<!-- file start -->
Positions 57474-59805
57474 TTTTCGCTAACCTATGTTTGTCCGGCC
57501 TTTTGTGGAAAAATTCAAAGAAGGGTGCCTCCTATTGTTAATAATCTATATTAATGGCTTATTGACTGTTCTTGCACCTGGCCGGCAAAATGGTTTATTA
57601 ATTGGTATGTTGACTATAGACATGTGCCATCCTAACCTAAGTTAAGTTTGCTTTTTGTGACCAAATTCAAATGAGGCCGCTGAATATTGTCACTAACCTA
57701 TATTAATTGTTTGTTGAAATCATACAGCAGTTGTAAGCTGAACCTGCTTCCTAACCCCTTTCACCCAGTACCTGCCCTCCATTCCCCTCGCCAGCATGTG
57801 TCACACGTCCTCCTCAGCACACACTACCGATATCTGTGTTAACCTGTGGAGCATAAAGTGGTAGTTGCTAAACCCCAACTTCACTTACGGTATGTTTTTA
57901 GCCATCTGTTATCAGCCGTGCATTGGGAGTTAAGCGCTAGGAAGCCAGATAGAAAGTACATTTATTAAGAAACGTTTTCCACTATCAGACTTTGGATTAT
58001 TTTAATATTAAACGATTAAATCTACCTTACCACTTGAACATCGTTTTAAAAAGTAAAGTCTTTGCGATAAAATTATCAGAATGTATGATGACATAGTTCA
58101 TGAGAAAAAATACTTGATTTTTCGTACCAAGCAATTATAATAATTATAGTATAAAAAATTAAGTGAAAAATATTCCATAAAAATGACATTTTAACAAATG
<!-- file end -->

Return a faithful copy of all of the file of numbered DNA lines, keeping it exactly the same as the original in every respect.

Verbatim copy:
Positions 57474-59805
57474 TTTTCGCTAACCTATGTTTGTCCGGCC
57501 TTTTGTGGAAAAATTCAAAGAAGGGTGCCTCCTATTGTTAATAATCTATATTAATGGCTTATTGACTGTTCTTGCACCTGGCCGGCAAAATGGTTTATTA
57601 ATTGGTATGTTGACTATAGACATGTGCCATCCTAACCTAAGTTAAGTTTGCTTTTTGTGACCAAATTCAAATGAGGCCGCTGAATATTGTCACTAACCTA
57701 TATTAATTGTTTGTTGAAATCATACAGCAGTTGTAAGCTGAACCTGCTTCCTAACCCCTTTCACCCAGTACCTGCCCTCCATTCCCCTCGCCAGCATGTG
57801 TCACACGTCCTCCTCAGCACACACTACCGATATCTGTGTTAACCTGTGGAGCATAAAGTGGTAGTTGCTAAACCCCAACTTCACTTACGGTATGTTTTTA
57901 GCCATCTGTTATCAGCCGTGCATTGGGAGTTAAGCGCTAGGAAGCCAGATAGAAAGTACATTTATTAAGAAACGTTTTCCACTATCAGACTTTGGATTAT
58001 TTTAATATTAAACGATTAAATCTACCTTACCACTTGAACATCGTTTTAAAAAGTAAAGTCTTTGCGATAAAATTATCAGAATGTATGATGACATAGTTCA
58101 TGAGAAAAAATACTTGATTTTTCGTACCAAGCAATTATAATAATTATAGTATAAAAAATTAAGTGAAAAATATTCCATAAAAATGACATTTTAACAAATG